10-11 days in Italy, do it or not ?

Sep 7th, 2017, 01:54 PM
  #21  
 
Join Date: Jan 2003
Posts: 91,105
10-11 day direct flights to Italy... why not????

I would probably pick just 2 cities, not 3 though, just to streamline your time a bit.

Venice/Florence
Florence/Rome
Venice/Rome
suze is offline  
Sep 7th, 2017, 02:01 PM
  #22  
 
Join Date: Jan 2007
Posts: 76,441
Venice is the most mobbed because of small area where tons of tourists gather.

Yes like suze says maybe just 2 - Florence and use it as a base from which to make forways into rural Tuscany and its hill towns -like short bus ride to Siena -one of the best and stay there for a few nights and take a bus to another hill town?
PalenQ is offline  
Sep 7th, 2017, 02:10 PM
  #23  
 
Join Date: Jan 2003
Posts: 91,105
Just depends on interests. I could easily (and happily) spend 10 days in Venice alone.
suze is offline  
Sep 7th, 2017, 02:22 PM
  #24  
 
Join Date: Feb 2017
Posts: 1,645
"What is hot is to be standing in the sun -- but there is plenty of shade in the cities of the coast.>

Bring an umbrella? Or wide-brimmed light-hued large hat?"

???

The historic cities & towns of Italy are a tangle of shady, breezy streets. In the heart of ancient Naples & Salerno there are alleys where the sun never shines, and the seaside cafes have huge umbrellas & awnings. The evenings are sublime.

The underpinnings of Naples, Salerno + Paestum go back to antiquity/Greek colonization. A first trip to Italy that includes Naples, Paestum & Pompei -- plus volcanoes & sea ports & pasta -- is quite an introductory course to the history of not only Italy but the whole Mediterranean + Europe.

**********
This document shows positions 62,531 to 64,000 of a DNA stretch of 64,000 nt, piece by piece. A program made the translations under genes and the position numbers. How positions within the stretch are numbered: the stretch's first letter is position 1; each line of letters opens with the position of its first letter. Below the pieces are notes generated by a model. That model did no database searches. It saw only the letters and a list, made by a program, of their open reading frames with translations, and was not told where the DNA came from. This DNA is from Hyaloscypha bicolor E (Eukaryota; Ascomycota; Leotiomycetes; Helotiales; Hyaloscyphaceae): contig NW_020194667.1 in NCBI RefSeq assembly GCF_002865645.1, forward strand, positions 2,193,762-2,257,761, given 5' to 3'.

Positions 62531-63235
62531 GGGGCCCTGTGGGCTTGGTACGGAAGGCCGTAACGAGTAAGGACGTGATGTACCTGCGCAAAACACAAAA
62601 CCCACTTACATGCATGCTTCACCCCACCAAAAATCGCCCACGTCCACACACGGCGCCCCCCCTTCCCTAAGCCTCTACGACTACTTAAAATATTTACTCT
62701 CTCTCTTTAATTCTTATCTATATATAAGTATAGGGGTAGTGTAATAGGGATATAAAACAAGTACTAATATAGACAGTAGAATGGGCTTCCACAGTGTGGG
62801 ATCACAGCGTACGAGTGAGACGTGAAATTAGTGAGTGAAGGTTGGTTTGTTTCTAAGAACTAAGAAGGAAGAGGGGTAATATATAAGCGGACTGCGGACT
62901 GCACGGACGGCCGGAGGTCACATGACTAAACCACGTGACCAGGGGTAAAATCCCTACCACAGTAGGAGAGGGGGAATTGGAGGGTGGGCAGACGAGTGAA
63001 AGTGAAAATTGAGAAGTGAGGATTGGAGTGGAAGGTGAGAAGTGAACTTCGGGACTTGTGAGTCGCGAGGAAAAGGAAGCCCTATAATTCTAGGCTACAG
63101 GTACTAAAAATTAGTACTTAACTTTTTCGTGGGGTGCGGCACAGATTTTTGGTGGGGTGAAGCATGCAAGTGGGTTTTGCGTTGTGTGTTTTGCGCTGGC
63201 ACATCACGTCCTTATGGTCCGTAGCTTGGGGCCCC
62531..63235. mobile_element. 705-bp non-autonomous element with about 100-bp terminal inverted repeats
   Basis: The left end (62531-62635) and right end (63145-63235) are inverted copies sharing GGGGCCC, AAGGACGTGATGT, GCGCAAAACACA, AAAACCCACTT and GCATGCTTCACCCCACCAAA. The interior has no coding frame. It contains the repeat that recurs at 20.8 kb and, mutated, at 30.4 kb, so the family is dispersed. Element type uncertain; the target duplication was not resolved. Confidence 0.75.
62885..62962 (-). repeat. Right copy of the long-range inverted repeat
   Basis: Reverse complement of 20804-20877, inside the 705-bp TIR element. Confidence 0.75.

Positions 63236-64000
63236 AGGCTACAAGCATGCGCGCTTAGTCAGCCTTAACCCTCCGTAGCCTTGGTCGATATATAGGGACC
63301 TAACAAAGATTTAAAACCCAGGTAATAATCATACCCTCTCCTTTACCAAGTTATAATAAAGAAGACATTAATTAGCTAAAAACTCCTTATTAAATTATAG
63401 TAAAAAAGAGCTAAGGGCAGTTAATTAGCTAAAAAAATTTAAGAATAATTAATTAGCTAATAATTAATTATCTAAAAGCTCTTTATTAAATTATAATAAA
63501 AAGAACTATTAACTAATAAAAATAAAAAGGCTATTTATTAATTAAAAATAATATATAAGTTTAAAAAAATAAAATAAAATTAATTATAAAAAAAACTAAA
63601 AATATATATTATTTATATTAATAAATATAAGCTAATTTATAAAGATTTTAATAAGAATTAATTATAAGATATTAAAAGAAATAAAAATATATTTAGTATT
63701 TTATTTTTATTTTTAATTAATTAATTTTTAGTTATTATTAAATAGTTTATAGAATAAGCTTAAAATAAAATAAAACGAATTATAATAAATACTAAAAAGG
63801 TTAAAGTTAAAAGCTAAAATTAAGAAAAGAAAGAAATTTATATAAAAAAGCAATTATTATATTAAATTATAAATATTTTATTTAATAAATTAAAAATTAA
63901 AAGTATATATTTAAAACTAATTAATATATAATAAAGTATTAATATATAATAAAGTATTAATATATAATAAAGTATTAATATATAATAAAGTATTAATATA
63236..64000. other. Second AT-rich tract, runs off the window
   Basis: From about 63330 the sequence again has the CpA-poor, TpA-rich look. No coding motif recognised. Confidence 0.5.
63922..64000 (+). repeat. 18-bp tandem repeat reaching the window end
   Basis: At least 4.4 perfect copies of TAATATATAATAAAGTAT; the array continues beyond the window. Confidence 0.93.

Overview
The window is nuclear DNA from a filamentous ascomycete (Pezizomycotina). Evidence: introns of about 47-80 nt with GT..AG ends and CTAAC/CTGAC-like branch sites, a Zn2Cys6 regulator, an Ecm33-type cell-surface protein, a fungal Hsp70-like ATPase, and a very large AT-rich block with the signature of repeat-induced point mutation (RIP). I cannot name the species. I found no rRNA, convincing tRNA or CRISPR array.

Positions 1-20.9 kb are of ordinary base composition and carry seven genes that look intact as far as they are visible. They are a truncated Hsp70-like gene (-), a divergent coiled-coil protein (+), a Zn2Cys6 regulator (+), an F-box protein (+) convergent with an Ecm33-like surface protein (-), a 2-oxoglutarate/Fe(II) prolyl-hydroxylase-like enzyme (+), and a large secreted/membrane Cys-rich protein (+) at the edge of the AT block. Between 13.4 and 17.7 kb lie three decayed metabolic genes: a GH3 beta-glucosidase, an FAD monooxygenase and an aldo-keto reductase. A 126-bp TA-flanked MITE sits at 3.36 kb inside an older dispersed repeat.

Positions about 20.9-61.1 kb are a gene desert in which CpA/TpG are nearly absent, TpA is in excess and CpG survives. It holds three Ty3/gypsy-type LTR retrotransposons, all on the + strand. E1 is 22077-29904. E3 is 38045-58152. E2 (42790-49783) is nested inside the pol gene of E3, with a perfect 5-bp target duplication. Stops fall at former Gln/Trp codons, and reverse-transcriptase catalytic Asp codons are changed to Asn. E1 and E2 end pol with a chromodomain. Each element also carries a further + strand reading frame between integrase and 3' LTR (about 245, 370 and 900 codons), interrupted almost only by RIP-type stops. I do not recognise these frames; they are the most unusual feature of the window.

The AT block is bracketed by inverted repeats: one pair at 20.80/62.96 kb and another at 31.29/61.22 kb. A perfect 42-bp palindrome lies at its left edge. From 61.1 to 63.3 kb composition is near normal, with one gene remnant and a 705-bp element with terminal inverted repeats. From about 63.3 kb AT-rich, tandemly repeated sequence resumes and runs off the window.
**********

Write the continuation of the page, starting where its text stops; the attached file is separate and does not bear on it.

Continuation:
The "Big 3" of Rome, Florence, Venice is an outmoded concept, a hangover from when the train connections between those 3 cities was the only easy "tour" of Italy that was easy to execute. Of course hey are stunning cities, and if one has a keen desire to see them, one should. But there is a very good case to be made that a "first trip" to Italy should explore some of southern Italy, for reasons of chronology & and he abundance of sights of anitquiy. For Julu & August, why not join the Italians at e seaside?
massimop is offline  
Sep 7th, 2017, 02:31 PM
  #25  
 
Join Date: Feb 2017
Posts: 1,645
I am sure there are people who would be happy to stay in Venice in July/August for 10 days, but because of crowds, mosquitoes, humidity & heat,I'm sure just as many would not.

If I were traveling with kids in Italy, I would take them to Venice, even in July or August, because Venice is fun for kids usually. But if I had a chance to travel without kids to Italy, I'd pick some kid-unfriendly place.: Naples is definitely (so is Florence for its emphasis on museums -- but Florence carries he risk of 110+ F weather for july/august
massimop is offline  
Sep 7th, 2017, 02:45 PM
  #26  
 
Join Date: Mar 2007
Posts: 9,312
A few years back, I would have said differently, but now I agree with Massimop. Even when it is super hot, the coast does have breezes, an amazing amount of things to see, and the food is great. I love Venice and have been several times, love both the art and architecture in Florence and the wonderful places to walk and buildings in Rome. However, the Bay of Naples and the Amalfi Coast is a stunning visual experience and is, though in a very different way, just as romantic as Venice. Naples is still not filled with tourists and the archealogical sites are world class.

I also would not base it on possibly never getting back. None of us will ever see everything we would like. Get the best experience you can on each trip and enjoy it. If there is one place you have always dreamed of seeing, then go for it. If art is your major interest, then make that the focus, etc. rather than going to some place just because others say it is a must.
Sassafrass is offline  
Sep 7th, 2017, 08:15 PM
  #27  
 
Join Date: Apr 2004
Posts: 11,469
We spent 12 nights in Italy in 2015, flying in and out of Milan. We didn't go to Venice, but we saw some of Milan, Rome, Siena and other spots in Tuscany, and Florence.

Here's a link to our trip report: http://www.fodors.com/community/euro...y-may-2015.cfm

Lee Ann
ElendilPickle is offline  
Sep 7th, 2017, 11:25 PM
  #28  
 
Join Date: May 2015
Posts: 631
Take the opportunity to have the kids looked after and just go! This time next year of the grand parents may have a serious health issue and they can't look after the kids.